How to Propagate Lupine
Lupine (lupinus) is a perennial flowering plant and a member of the pea family. These fast-growing summer bloomers come in a variety of colors and shapes, although most of the more familiar lupine bloom on tall spikes. Lupine thrive in cool, moist environments with full sun. Plant the lupine seeds directly into the garden in spring, when all danger of frost has passed. The experts at North Dakota State University suggest that the best time to plant lupine seed is mid-April.
Moisten a paper towel and place it in a zipper-type plastic sandwich bag. Place the seeds on top of the paper towel, secure the bag and place it in the refrigerator for seven days.
- Lupine (lupinus) is a perennial flowering plant and a member of the pea family.
- Plant the lupine seeds directly into the garden in spring, when all danger of frost has passed.
Pull all weeds and turf from the planting bed.
Use the long-handled garden fork to dig into the soil to a depth of 12 inches. Crush the removed soil with the back of the tool and remove any rocks or other debris from the planting bed.
Pour a 2-inch layer of compost, a 2-inch layer of peat moss and a 2-inch layer of coarse sand onto the planting bed and mix it into the soil to a depth of 12 inches. Level the planting bed with the rake.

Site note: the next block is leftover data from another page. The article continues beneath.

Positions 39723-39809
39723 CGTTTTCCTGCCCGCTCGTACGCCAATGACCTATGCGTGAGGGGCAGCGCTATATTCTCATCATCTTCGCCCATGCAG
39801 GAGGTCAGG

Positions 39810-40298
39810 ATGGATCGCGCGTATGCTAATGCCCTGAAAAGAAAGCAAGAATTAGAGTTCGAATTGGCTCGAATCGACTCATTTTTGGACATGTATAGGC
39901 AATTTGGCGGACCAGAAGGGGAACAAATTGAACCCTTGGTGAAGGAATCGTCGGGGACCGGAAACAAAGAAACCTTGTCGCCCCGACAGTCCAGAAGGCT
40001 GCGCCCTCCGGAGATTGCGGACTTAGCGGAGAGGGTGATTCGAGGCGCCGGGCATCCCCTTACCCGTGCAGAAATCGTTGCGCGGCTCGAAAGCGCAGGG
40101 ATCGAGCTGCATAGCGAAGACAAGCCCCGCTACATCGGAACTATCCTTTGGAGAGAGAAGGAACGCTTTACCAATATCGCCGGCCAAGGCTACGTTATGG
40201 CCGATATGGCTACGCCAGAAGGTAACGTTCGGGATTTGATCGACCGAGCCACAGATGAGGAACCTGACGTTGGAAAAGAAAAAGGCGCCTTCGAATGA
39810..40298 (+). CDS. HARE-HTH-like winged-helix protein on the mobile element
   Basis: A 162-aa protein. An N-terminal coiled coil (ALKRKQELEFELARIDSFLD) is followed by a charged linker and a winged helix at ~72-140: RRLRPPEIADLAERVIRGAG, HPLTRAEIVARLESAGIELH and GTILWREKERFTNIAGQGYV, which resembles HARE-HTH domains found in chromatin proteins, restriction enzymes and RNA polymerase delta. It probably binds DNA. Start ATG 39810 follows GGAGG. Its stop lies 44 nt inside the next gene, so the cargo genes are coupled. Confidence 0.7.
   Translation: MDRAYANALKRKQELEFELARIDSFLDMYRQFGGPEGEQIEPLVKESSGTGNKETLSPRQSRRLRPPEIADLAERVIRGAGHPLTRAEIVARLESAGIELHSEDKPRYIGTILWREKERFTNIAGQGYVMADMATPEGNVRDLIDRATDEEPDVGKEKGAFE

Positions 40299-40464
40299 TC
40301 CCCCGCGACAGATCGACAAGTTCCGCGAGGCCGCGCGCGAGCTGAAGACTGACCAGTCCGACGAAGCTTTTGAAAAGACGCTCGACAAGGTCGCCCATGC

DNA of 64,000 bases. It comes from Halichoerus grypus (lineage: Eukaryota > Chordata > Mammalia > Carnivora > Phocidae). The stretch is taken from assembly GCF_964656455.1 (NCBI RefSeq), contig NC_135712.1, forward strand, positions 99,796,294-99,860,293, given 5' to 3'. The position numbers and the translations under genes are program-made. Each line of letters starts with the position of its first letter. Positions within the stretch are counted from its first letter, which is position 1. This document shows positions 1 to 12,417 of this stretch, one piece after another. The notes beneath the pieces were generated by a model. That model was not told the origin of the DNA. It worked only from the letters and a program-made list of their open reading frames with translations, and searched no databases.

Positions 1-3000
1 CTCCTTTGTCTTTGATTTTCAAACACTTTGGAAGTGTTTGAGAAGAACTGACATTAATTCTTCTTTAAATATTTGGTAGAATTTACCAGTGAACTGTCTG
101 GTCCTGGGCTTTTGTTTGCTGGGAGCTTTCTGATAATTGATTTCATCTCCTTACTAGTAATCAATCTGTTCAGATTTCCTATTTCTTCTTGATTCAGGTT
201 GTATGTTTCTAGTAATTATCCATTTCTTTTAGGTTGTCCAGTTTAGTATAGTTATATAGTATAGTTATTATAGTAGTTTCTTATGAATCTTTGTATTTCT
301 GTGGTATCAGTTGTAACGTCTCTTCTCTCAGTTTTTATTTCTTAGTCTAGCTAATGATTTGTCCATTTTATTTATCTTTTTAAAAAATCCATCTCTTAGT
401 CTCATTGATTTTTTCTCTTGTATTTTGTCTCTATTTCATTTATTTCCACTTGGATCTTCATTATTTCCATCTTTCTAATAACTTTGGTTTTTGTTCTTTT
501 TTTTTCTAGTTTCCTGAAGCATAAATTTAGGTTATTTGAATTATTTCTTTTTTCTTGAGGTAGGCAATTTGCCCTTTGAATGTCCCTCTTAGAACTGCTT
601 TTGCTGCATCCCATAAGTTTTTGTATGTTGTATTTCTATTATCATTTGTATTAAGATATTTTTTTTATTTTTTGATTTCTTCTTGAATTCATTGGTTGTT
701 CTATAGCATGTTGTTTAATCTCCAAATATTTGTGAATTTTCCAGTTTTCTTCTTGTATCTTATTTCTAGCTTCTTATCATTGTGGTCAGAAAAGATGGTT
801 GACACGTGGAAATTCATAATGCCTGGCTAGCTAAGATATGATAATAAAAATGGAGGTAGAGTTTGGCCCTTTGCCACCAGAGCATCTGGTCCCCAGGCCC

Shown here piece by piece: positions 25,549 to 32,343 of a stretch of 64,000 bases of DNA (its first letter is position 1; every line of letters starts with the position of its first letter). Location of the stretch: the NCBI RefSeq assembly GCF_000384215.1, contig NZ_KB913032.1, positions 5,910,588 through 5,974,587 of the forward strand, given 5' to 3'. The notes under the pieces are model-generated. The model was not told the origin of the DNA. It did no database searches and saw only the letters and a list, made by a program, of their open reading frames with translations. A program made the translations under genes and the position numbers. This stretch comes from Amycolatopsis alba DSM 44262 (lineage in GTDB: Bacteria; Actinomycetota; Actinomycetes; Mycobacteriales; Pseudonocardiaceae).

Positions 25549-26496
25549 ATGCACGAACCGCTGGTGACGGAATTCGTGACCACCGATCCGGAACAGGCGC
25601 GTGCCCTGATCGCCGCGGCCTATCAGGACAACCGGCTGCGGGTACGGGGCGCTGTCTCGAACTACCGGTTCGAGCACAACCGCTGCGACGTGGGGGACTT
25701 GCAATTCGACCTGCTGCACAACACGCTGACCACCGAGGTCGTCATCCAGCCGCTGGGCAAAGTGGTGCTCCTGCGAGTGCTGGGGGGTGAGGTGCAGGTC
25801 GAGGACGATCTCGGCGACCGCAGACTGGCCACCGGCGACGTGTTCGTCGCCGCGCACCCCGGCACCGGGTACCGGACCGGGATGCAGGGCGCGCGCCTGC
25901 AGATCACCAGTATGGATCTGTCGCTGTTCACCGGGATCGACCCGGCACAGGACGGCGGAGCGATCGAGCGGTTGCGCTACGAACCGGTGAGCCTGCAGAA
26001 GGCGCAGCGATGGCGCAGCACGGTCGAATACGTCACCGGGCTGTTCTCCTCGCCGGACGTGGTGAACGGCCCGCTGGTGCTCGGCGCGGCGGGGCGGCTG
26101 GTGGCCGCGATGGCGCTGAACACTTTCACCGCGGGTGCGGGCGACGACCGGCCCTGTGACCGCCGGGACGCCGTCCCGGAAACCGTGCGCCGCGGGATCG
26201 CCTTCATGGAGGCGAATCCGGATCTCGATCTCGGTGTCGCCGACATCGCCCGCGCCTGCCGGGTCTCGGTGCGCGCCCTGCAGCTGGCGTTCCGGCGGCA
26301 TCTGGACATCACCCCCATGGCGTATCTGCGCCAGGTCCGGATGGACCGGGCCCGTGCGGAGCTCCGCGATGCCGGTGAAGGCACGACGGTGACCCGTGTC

Water the planting bed until the water puddles. Allow it to drain and then water again, allowing the bed to drain completely until the soil is moist but not saturated.
- Pull all weeds and turf from the planting bed.
- Water the planting bed until the water puddles.
Push the lupine seeds, 1-inch deep and 4 inches apart, into the soil and cover with soil, tamping down firmly over the seeds with your hands.
Water the lupine seed bed often enough to keep the soil moist at all times during germination.
Based in the American Southwest, Bridget Kelly has been writing about gardening and real estate since 2005. Her articles have appeared at Trulia.com, SFGate.com, GardenGuides.com, RE/MAX.com, MarketLeader.com, RealEstate.com, USAToday.com and in "Chicago Agent" magazine, to name a few. She holds a Bachelor of Arts in English with a concentration in creative writing.